Europeans’ approval of Obama jumps significantly from Bush

President Obama received a warm Prague welcome on Sunday, April 5, 2009.
MinnPost photo by Henry Weiner
President Obama and his wife, Michelle, received a warm Prague welcome on April 5.

NEW YORK — With regard to Europe, at least, everything old may be new again.

Donald Rumsfeld stirred a hornet’s nest ahead of the Iraq War in 2003 when he dismissed “Old Europe” as irrelevant, referring to American allies like France and Germany who warned us not to invade. The insult hit home, and Europeans never forgave him or the administration he rode in on.

European opinion about the U.S. plumetted as a result. Yet only one year later, President Barack Obama appears to have reversed that negative opinion and restored European faith in American foreign policy, according to the latest annual survey of European attitudes by the German Marshall Fund known as “Transatlantic Trends.”

Craig Kennedy, president of the German Marshall Fund, which released the survey Wednesday, called the results “a remarkable shift in transatlantic opinion from the previous administration.” The latest edition of the survey showed that three out of four people (77 percent) asked in European Union nations plus Turkey expressed a favorable view of Obama’s handling of foreign affairs. A year earlier, Europe’s opinion of American leadership had deteriorated to the point where only one out of five (19 percent) surveyed expressed approval for American foreign policy.

Too often, they said, the Yanks are arrogant, bullying — and, in some cases, reckless. As many have pointed out, this was a very long fall from the days just following the 9/11 attacks, when the French daily Le Monde ran a Sept. 12, 2001, headline declaring: “We Are All Americans!”

The Transatlantic Trends survey questioned more than 13,000 people across the continent from June to late July this year.

Generally speaking, Western Europe — the old NATO countries of the U.K., France, Germany and Italy — were more favorable to U.S. leadership, while Eastern Europe and Turkey were slightly more skeptical.

Still, as the survey noted, even in Turkey, where the Iraq war next door has had very real consequences, Obama scores a 50 percent favorable rating, compared with just 8 percent last year for Bush.

Some of the upswing likely resulted from a simple change at the top after eight years of often controversial and confrontational policies. Still, Obama has taken steps experts long advocated for to mend the badly frayed transatlantic relationship.

While Obama has found some promises — notably the transformation of America’s health care system — much easier to make than to keep, on foreign policy the record is more positive, and Europeans appear to appreciate that.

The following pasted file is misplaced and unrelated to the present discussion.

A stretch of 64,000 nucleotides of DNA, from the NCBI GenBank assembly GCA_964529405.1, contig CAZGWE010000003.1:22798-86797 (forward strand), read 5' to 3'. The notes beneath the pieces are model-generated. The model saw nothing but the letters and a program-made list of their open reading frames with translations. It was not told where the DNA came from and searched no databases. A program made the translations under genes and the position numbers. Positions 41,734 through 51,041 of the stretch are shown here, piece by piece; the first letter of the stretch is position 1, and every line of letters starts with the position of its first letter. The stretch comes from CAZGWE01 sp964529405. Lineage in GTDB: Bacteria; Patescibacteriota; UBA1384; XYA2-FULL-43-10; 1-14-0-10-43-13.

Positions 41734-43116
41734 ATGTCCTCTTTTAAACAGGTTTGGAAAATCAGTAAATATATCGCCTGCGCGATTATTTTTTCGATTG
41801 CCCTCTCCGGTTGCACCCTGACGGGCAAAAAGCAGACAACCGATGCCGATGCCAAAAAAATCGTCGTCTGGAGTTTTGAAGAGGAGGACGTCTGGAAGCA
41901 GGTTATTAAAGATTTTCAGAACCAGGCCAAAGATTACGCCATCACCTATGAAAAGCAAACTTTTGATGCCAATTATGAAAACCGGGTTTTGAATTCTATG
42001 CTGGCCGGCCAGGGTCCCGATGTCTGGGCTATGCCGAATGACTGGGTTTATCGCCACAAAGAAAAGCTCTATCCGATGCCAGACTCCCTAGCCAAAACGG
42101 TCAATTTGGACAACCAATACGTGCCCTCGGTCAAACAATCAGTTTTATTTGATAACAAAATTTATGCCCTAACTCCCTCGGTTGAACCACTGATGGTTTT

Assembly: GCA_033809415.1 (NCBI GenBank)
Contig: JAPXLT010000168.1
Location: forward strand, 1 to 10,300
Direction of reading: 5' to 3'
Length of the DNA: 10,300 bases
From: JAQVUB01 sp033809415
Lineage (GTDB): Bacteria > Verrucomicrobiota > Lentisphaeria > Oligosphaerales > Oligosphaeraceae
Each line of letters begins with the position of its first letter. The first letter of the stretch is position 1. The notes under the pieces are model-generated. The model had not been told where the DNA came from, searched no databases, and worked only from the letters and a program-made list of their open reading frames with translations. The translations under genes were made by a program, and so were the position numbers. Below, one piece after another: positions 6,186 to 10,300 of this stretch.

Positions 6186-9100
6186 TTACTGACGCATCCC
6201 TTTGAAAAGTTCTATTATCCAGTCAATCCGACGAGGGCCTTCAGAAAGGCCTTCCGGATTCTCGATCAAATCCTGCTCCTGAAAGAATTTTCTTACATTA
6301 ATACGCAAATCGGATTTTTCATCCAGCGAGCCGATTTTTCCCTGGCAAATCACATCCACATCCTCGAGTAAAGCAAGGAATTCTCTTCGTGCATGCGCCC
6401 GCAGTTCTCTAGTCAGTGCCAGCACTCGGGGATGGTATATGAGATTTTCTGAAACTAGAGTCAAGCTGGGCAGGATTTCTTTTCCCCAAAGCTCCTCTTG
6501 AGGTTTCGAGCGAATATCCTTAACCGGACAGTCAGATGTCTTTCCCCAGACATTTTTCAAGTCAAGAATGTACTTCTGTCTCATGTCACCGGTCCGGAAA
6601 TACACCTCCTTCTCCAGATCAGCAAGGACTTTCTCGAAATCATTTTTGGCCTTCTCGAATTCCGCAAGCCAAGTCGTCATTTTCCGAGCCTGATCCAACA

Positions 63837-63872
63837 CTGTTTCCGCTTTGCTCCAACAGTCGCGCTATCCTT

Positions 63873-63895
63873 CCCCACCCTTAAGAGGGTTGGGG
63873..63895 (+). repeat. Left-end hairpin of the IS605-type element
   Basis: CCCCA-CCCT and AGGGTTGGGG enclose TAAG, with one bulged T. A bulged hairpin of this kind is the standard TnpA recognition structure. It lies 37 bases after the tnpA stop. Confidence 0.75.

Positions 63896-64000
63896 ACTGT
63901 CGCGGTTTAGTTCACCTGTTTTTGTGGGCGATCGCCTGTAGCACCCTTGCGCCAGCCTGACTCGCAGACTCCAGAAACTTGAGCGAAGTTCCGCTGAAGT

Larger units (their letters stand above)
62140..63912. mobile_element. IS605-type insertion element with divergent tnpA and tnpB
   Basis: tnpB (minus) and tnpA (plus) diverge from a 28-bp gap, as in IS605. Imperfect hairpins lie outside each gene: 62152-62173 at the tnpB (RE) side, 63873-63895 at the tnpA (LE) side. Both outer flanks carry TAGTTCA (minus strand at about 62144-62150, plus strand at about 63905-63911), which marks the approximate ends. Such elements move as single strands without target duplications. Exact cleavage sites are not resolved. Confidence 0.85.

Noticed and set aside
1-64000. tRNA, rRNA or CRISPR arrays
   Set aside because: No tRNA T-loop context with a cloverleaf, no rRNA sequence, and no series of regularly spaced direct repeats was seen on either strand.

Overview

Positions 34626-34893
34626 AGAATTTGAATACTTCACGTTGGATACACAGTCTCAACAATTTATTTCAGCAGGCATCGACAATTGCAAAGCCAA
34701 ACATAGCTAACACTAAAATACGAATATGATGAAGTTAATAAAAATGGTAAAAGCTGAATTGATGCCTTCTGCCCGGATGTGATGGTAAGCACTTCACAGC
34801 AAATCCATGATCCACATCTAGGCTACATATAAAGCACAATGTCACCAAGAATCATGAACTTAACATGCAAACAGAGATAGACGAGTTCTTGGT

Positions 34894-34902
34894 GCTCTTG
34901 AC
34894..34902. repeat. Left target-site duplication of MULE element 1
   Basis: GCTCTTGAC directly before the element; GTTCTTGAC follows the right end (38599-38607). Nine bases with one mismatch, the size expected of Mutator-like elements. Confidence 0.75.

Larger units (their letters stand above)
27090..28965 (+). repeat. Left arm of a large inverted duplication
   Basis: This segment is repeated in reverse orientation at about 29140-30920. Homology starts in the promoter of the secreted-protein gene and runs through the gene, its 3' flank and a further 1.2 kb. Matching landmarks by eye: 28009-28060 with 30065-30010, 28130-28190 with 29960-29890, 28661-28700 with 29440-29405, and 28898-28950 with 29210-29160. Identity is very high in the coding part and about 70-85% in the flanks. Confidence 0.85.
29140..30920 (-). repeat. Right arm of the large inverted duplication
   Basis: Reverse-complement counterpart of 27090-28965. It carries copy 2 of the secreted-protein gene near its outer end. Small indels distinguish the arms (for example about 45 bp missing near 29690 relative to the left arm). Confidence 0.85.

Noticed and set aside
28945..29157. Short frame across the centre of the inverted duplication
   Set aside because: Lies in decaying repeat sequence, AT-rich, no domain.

These include moves to close the prison camp at Guantanamo Bay, to pull out of Iraq within 16 months, to re-engage in climate change talks and to attempt a more diplomatic approach to regimes from Syria to Cuba to Iran.

It’s not all wine and roses in Europe, of course. The same survey, sponsored by the German Marshall Fund of the United States and Italy’s Compagnia di San Paolo, along with other institutes in Europe, confirms the downward trend in support for the Afghan war.

More than half of those surveyed in Western Europe (55 percent) — “old NATO” in Rumsfeld-speak — want to reduce or withdraw from Afghanistan. Ironically, the trend for ending the Afghan mission is even stronger in Eastern Europe (Rumsfeld’s supposedly more pro-American “New Europe”), where 69 percent would like to get out now. Nor is it clear at all whether this Obama bounce is any more sustainable than the surge was in Iraq. Many of the longstanding wedge issues remain. U.S. support for Israel, which many Europeans view as overly indulgent, is one, as is Washington’s more hawkish stance on Iran. Both sides of the Atlantic, judging from the survey, agree a nuclear Iran is something they’d prefer not to see. But in Europe, the idea of a military option should diplomacy fail draws less support.

Still, gone is the blatantly anti-American tone of responses typical of European attitudes to the U.S. post-Iraq War. And for all the talk of a permanent shift in the transatlantic dynamic in recent years, the survey found that a majority of Europeans want the United States to play a strong role in managing the global economic collapse. And, incredibly, far more Europeans approve of Obama’s handling of the financial crisis (79 percent) than his own citizens (54 percent).

Look for Obama’s domestic opponents to make hay of that last fact.

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